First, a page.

‘Silent killer’ plaguing our tradies
LAST month, news.com.au reported on an alarming spike in young, fit tradespeople being struck down by a deadly disease right across the country.
A recent increase in cases of silicosis - a progressive, incurable condition so dangerous it has been dubbed "the new asbestos" - has even sparked calls for a national ban on dry cutting techniques in workshops.
Silicosis, which can take up to 15 years to develop and includes symptoms like shortness of breath, cough, fever, cyanosis (bluish skin) and frequent chest infections which lead to lung transplants and even death, can be caused by long-term exposure to silica dust, which is created when artificial or engineered stone is cut.
Since publishing the article, news.com.au has been inundated with emails from whistleblowers who want to put the spotlight on practices linked to silicosis, as well as other worrying habits within Australia's trades.
One reader, who spoke to news.com.au on condition of anonymity, claimed breathing masks were rarely supplied or enforced, and complaints to managers were regularly ignored.
Another said the problem was also occurring in Aussie homes and not just in workshops, with sinks and cooktops often being cut into and installed on-site, creating dust.
"The installers have no bloody regard for any other trades onsite and often the house is filled with this dust and stench," the reader claimed.
"This has been a problem for a long time and could possibly affect more than just these clown stone installers."
Another man, who lived next door to a Sydney building site over an 18-month period, slammed the "ignorance and complacency regarding silicosis in the building industry".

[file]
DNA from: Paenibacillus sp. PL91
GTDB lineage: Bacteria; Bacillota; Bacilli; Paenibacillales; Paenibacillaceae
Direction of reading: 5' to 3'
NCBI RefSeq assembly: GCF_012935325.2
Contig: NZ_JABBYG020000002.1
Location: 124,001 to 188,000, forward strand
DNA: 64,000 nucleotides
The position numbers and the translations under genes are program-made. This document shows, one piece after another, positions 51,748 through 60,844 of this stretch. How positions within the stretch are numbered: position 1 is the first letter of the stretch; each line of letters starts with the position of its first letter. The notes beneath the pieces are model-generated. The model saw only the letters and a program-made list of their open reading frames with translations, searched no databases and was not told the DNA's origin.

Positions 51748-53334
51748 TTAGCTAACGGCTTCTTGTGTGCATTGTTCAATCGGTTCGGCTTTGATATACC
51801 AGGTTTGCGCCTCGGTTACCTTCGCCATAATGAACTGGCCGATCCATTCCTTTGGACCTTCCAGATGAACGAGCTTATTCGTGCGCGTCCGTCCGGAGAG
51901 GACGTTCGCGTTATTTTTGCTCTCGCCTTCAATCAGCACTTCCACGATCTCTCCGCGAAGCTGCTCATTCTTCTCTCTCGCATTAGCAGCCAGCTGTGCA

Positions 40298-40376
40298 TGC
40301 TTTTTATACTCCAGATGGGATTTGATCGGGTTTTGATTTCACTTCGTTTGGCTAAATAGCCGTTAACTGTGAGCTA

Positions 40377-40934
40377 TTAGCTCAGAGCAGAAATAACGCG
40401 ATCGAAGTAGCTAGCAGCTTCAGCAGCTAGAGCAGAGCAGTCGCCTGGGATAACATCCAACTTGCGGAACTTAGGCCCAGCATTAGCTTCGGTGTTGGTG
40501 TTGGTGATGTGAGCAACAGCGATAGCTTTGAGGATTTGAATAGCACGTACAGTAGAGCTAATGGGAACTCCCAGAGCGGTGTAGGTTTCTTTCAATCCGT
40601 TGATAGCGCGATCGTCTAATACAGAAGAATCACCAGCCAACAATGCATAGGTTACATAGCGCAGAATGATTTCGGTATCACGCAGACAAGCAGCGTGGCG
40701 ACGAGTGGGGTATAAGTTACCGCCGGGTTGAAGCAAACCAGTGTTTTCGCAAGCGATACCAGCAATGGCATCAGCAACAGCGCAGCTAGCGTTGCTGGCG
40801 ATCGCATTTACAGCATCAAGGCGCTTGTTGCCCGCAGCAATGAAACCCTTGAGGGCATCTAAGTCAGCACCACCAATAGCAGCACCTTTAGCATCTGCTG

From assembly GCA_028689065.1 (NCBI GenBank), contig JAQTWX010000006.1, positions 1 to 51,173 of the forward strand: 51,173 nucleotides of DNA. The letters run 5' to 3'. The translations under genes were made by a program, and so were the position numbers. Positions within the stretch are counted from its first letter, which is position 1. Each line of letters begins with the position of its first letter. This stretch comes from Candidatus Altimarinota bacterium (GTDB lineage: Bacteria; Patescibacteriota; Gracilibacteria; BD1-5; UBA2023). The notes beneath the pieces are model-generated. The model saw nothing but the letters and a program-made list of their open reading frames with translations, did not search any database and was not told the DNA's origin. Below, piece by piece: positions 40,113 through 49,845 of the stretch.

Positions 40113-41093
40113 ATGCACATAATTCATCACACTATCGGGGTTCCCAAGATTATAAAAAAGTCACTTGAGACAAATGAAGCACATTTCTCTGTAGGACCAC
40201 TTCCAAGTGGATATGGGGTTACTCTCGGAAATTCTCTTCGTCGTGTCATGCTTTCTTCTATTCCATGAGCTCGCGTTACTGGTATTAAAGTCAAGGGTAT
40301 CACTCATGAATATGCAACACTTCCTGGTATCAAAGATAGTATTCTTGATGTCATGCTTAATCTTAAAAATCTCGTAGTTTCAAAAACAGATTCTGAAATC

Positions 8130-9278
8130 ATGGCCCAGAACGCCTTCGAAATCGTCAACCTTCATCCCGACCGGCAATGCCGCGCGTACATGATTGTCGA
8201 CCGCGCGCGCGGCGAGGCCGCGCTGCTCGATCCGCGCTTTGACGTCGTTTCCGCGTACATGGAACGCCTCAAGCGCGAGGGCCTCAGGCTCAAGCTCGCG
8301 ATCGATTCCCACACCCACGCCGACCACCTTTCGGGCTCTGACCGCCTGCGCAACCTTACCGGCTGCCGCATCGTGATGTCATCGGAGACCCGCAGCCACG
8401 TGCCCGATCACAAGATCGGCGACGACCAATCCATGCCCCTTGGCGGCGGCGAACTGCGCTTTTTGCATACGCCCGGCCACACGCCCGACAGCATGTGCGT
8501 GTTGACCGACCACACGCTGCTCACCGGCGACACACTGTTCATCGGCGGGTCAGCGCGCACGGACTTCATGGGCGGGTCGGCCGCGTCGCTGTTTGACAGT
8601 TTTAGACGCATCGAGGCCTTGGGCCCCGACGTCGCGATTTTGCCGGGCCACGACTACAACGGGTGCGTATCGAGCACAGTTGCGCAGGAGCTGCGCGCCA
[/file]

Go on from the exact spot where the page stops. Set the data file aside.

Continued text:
He said "no attempt" had been made to lessen dust caused by sandstone removal on the site, even though sandstone was 96 per cent silica, and that his local council and SafeWork had been no help.
"I took photos clearly showing the large circular saws cutting this, and the complete dust engulfment of our house," he said.
"I pity the poor ignorant workers who have probably moved onto the next job to continue the practice.
"This practice has to be fully exposed and like asbestos it is a silent killer. There will be people dying because of this."
Another said even everyday DIY-ers could be putting themselves at risk through exposure to instant cement, which he claimed contained "loads of finely-ground silicon" which could be inhaled.
"It's not just tradies at risk, everyone doing DIY is," he warned.
And another said the problem was also rampant during rail industry track maintenance.
"There is very high levels of silica exposure in the ballast dust operation that operators have been exposed to for years," he said.
"Ultimately it's about education and awareness; unfortunately Australia and New Zealand are still far behind the rest of the developed world on this topic."
According to James Cook University associate professor Gunther Paul, silicosis is part of a wider group of respiratory diseases, with those in the mining industry also frequently affected by similar serious illnesses.
He said despite a 2017 Queensland Parliamentary inquiry into Coal Workers' Pneumoconiosis (Black Lung) being told silica was "more dangerous than coalmine dust", "very little" had been done in response.
He said there was a "complete systemic failure" of the health surveying system and a lack of dust measurement, occupational hygiene and "very limited prevention" meant most mine and construction workers were unaware of the risk or of their levels of exposure.
Employment law experts Shine Lawyers are now calling for an urgent, Australia-wide ban on dry cutting techniques in workshops along with tougher penalties for any breaches by companies, with the firm now speaking with six Aussie tradespeople who have developed the deadly illness.
Shine Lawyers' dust diseases expert Roger Singh told news.com.au last month we need to learn from the "awful legacy of asbestos" and take action now to prevent potential deaths, and that a parliamentary inquiry was needed.